Final Four Previews In-Depth: Florida GatorsPosted by Bennet Hayes on April 4th, 2014
As part of our ongoing NCAA Tournament coverage, RTC is unveiling a detailed look at each of the Final Four teams throughout the week. Kentucky, Wisconsin and UConn have already released. Today: Florida.
Back on December 2, college basketball pollsters would have told you that Florida was the worst of the four teams still standing in this NCAA Tournament. #12 UConn beat the 15th-ranked Gators that night, and both Kentucky (#3) and Wisconsin (#8) rested comfortably among the top 10 teams in the nation. Things have changed quite significantly in the months since. As a result of 30 consecutive victories since that loss in Storrs, Florida now enters the Final Four as the prohibitive favorite to cut down the nets, while their three Final Four mates have lost a combined 24 times since the Gators have. It’s been a relentless and astounding string of success for Billy Donovan’s team, but the Gators know that their winning streak will mean far less if it fails to reach 32 games. The ultimate validation is available in North Texas, and Florida appears poised and ready to snatch it.
Pre-NCAA Tournament Capsule. Florida, picked to finished second in the SEC in the league preseason poll, began the season with a rather discombobulated roster. Scottie Wilbekin started the year suspended, Chris Walker was ineligible, and newcomers Dorian Finney-Smith, Kasey Hill, and DeVon Walker all missed time due to injuries. There were even times when Billy Donovan didn’t have enough healthy bodies to scrimmage five-on-five in practice, which made the Gators’ 11-2 non-conference record (which included victories over Kansas, Memphis, and Florida State) a good, if not great, beginning to the season. But Florida was just getting started. With Casey Prather emerging out of nowhere as an All-American candidate and Wilbekin shedding character issues to become one of the best two-way floor generals in the country, Florida ripped off 21 straight victories to seize the SEC regular season and Tournament crowns, leaving a path of destruction in their wake. Not everything was easy – five of those SEC wins came by five points or fewer – but the Gators posted the most impressive regular season in college basketball this season. They were rightfully awarded the #1 overall seed in the NCAA Tournament, and entered the Big Dance on a 26-game winning streak.
How They Got Here. The journey to Dallas was a direct one for Florida, which rarely struggled in dispatching Albany, Pittsburgh, UCLA and Dayton along the way. Pitt looked to be as good an #8-#9 seed as this year’s Tournament had to offer, but Florida out-toughed a team renowned for their physicality, eventually winning by a comfortable 16-point margin. Sweet Sixteen opponent UCLA presented an entirely different challenge for Billy Donovan’s team, but the Gators’ full-court pressure disrupted the potent UCLA offense enough to hold the Bruins under a point per possession, allowing their own shot-makers to settle in and make the difference in another double-figure victory. The last roadblock on the road to Dallas was Dayton, a team whose Cinderella story had stolen hearts across the country. Unfortunately for fans of the little guy, Florida’s more experienced, bigger front line carried the day, and the Gators were headed to the Final Four on the back of a +20 edge in free throw attempts.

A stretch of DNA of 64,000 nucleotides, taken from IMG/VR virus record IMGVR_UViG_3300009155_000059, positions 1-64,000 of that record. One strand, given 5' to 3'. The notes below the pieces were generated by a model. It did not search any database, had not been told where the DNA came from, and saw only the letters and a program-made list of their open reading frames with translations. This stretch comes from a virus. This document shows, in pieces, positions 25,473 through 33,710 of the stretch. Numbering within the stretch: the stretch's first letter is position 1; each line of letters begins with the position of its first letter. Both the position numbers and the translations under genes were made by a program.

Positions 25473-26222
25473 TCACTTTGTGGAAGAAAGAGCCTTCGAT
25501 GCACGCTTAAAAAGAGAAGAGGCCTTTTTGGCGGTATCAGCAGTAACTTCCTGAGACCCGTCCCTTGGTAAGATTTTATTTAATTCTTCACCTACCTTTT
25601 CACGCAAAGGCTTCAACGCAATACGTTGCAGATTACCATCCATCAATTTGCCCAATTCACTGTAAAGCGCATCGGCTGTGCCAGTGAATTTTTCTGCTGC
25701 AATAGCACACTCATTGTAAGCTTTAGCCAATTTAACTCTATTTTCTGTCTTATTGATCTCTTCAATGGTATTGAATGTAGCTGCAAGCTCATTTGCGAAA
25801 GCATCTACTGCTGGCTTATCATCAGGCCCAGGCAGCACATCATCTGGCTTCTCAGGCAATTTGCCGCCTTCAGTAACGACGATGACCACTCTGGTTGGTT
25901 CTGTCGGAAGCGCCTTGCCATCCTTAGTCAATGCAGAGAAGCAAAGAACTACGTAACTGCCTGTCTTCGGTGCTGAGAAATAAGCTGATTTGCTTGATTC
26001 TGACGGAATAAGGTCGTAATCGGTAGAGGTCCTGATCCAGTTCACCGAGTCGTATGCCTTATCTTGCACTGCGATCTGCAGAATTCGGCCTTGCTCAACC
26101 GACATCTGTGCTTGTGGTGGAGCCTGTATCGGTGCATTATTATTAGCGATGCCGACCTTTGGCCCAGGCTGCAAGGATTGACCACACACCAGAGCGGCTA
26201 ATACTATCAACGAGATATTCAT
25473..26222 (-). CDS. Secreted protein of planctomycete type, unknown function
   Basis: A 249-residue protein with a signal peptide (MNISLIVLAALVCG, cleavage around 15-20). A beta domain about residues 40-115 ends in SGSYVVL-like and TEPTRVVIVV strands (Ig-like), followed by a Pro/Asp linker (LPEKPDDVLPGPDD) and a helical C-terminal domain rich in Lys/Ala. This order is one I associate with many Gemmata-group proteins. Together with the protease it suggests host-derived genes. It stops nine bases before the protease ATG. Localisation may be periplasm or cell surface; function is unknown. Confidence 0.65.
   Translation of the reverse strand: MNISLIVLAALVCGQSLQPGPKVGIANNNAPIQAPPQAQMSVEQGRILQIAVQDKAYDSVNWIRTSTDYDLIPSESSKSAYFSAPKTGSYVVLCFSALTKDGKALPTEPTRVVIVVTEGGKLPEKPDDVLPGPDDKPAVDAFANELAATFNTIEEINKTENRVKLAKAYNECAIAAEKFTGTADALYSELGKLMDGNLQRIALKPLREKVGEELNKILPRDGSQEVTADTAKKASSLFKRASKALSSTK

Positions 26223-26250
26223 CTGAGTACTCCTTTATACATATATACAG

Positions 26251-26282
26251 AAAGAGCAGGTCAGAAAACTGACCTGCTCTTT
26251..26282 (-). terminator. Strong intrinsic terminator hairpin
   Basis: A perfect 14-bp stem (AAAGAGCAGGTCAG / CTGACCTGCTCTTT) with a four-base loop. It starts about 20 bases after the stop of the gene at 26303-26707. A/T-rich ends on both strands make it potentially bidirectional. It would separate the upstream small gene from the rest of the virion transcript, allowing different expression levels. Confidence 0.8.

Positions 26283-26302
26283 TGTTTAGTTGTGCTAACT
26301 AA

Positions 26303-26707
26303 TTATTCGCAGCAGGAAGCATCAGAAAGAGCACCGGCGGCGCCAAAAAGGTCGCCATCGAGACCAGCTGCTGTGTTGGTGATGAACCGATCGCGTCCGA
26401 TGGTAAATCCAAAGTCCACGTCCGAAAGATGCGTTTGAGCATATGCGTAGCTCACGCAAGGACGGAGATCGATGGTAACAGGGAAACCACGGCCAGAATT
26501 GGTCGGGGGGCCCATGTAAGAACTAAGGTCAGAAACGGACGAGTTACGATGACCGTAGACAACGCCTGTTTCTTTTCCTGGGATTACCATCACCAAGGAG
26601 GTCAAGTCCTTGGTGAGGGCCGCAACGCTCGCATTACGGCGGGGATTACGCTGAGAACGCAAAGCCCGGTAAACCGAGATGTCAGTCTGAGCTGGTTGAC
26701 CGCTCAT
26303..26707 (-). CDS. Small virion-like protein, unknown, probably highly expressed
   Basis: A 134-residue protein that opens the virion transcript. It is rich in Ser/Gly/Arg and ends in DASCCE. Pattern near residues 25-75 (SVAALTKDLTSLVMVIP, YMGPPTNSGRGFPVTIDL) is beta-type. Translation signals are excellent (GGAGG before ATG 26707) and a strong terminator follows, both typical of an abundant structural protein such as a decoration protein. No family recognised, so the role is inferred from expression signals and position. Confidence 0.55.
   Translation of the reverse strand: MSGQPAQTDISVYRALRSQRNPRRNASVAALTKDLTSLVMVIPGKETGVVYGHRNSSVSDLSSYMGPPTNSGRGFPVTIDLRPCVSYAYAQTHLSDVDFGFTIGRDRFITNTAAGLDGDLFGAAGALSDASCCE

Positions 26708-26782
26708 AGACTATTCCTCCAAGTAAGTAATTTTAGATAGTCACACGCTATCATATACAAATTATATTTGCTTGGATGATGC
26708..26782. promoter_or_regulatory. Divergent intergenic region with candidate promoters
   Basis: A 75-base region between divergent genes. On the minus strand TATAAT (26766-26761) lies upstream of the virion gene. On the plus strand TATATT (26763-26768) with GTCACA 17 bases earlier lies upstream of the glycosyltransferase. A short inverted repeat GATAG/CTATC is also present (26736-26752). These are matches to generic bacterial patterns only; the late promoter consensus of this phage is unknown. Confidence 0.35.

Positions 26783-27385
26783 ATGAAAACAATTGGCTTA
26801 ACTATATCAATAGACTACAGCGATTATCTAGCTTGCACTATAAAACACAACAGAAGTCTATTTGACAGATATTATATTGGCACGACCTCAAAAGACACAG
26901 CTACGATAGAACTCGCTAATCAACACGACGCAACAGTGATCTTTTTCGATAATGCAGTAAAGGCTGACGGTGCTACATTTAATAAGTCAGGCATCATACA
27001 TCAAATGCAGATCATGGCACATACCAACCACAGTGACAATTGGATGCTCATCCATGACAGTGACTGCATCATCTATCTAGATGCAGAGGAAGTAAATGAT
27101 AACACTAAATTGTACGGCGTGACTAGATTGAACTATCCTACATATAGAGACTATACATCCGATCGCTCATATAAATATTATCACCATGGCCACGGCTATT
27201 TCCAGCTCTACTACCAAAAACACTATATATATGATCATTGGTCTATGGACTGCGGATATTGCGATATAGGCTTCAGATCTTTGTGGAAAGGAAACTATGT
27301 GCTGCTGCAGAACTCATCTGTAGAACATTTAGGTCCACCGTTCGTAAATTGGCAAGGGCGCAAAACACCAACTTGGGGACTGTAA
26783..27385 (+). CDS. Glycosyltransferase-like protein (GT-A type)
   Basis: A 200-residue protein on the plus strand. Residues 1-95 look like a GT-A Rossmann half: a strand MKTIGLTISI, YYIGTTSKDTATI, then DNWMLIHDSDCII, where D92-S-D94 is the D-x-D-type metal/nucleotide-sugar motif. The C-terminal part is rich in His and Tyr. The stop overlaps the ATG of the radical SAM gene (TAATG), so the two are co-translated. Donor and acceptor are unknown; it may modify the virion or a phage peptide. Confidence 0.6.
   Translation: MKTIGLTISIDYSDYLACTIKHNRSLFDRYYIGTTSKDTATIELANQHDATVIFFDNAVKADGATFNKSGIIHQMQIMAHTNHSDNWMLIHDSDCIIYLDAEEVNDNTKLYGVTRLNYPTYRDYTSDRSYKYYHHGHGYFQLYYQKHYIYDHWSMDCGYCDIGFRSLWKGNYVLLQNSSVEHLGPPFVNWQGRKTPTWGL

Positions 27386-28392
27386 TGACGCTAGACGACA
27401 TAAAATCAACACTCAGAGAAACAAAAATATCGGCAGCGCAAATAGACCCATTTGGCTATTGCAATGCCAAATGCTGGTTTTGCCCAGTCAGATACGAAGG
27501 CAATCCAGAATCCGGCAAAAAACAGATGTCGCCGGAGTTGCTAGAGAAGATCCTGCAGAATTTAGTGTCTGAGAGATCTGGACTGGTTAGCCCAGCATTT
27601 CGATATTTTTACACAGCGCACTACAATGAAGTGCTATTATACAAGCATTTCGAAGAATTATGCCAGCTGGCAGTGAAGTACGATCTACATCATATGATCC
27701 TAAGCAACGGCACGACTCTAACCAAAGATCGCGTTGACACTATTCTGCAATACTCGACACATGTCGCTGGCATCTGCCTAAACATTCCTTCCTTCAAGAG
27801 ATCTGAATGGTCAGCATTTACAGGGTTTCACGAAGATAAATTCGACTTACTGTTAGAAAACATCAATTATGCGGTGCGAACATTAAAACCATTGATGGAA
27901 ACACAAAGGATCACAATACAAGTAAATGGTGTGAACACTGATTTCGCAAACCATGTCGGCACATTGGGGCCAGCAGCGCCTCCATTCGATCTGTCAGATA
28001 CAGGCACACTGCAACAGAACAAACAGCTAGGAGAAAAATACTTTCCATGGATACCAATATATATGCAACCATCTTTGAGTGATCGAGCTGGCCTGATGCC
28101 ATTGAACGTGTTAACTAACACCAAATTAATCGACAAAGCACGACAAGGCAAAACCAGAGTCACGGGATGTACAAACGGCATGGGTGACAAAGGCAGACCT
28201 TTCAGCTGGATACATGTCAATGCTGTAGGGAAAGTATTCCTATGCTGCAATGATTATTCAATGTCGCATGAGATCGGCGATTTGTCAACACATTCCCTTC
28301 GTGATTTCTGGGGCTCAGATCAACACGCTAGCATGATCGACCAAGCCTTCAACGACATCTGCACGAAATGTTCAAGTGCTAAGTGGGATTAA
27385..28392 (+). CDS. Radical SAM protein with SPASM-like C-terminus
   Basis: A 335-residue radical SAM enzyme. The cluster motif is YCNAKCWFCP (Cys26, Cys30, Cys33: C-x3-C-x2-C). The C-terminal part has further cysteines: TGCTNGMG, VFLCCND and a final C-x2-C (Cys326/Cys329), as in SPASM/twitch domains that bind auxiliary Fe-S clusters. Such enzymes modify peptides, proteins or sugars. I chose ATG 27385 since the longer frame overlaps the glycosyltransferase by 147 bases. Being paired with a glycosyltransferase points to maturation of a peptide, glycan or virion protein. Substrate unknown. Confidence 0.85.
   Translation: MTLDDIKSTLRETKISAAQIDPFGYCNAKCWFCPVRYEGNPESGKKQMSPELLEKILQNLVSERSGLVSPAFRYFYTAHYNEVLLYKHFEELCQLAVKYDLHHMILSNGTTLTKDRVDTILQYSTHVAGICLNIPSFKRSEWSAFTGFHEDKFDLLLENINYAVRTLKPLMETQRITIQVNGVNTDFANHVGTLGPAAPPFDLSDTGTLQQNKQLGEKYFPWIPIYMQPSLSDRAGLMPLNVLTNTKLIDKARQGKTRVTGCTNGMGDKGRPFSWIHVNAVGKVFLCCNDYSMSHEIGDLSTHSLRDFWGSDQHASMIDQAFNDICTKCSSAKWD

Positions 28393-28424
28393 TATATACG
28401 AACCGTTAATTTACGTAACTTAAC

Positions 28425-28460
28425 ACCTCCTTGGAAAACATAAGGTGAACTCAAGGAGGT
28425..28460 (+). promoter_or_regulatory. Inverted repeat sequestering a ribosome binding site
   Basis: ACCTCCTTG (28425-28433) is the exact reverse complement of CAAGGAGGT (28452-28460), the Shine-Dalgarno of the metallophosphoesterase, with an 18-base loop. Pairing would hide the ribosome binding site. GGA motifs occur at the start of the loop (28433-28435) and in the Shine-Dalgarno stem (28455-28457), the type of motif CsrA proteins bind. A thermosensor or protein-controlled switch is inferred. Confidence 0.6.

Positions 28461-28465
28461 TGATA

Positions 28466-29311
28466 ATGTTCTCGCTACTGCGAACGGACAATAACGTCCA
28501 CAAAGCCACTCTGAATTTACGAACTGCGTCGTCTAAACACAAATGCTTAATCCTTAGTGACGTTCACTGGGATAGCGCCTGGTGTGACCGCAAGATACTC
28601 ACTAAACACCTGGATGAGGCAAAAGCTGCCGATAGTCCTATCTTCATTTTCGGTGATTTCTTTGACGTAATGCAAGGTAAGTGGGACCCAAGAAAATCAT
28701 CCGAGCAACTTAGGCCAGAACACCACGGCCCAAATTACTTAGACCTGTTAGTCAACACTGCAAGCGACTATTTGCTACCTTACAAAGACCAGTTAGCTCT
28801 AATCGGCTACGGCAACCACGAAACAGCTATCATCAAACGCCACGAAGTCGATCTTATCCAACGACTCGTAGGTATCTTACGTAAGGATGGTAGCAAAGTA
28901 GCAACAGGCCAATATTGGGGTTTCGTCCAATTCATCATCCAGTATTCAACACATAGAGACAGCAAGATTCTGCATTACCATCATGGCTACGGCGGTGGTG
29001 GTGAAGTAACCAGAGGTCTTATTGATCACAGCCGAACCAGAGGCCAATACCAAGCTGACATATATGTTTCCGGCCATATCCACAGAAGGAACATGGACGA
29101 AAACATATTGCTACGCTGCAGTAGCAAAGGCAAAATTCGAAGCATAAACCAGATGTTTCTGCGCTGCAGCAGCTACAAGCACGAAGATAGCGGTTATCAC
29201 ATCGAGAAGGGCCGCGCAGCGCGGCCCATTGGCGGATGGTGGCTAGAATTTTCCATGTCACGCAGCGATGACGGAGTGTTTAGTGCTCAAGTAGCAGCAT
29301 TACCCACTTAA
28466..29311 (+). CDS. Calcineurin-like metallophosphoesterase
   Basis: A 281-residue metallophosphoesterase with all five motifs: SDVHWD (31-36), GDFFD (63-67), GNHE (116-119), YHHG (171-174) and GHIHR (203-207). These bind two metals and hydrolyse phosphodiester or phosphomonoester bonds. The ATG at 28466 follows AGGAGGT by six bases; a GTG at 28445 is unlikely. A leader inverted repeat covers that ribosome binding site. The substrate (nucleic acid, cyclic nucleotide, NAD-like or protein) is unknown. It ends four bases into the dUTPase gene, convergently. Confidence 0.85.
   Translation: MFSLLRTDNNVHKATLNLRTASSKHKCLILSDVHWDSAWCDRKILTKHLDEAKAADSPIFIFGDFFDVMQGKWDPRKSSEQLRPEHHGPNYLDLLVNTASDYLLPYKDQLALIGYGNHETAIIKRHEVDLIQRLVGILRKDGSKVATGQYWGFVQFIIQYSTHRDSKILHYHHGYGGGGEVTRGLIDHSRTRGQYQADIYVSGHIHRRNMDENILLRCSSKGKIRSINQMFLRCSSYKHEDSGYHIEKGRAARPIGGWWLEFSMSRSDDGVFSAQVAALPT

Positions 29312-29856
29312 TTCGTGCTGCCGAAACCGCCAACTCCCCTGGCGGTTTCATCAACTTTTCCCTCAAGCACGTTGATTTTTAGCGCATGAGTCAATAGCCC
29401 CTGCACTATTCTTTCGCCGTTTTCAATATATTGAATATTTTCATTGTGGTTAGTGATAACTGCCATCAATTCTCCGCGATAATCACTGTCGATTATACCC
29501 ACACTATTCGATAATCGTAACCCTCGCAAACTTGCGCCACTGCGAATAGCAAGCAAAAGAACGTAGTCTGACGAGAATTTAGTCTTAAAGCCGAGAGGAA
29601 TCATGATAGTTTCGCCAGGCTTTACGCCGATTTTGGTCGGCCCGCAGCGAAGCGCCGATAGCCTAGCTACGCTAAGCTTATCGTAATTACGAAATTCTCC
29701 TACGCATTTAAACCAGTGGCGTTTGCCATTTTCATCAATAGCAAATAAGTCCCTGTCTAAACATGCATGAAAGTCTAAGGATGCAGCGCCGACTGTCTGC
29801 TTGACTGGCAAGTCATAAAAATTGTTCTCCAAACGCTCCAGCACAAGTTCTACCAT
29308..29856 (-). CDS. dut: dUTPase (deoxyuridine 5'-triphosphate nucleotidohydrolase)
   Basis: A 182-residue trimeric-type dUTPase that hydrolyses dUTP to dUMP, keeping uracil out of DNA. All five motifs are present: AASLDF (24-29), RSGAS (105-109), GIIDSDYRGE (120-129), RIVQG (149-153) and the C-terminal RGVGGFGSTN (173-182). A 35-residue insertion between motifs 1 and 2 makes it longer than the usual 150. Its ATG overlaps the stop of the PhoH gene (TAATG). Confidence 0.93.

Final Four History. Florida had made the Final Four just once before Billy Donovan took over in 1996 (the Gators lost in the National Semifinals to Duke in 1994), but this will be Donovan’s fourth visit to the Final Four as the head man in Gainesville. Under Billy The Kid, Florida is 3-0 in Final Four games and 5-1 overall in the Tournament’s final weekend, with the lone loss coming in the 2000 title game to Michigan State. Few will soon forget the back-to-back Florida titles in 2006 and 2007, and after three consecutive Elite Eight losses in 2011-13, this year’s team will attempt to make it three straight Final Four to National Title conversions for the Gators.
Season High Point. When a team wins 30 consecutive games it can be difficult to highlight one isolated peak, but the Gators’ January 11 victory at Arkansas may have shaped this season as much as any victory. The win at Kentucky a month later may have been when the nation finally came around to Florida’s status as the best team in the land, but the gut-check in Bud Walton Arena is the best example of the silent determination that has fueled this run. With Prather out and Wilbekin not starting due to an ankle injury, the undermanned Gators rallied back from a seven-point deficit to force overtime, then scored 18 points in the extra frame to steal a win in Fayetteville. It was the gimpy Wilbekin who came up with the biggest shot of the game, tying things up on a pull-up jumper with two seconds left in regulation. The moment was pivotal in Wilbekin’s ascendance to trusted leader, and the victory symbolic of a team that was learning how to win the tough ones, no matter who was in uniform.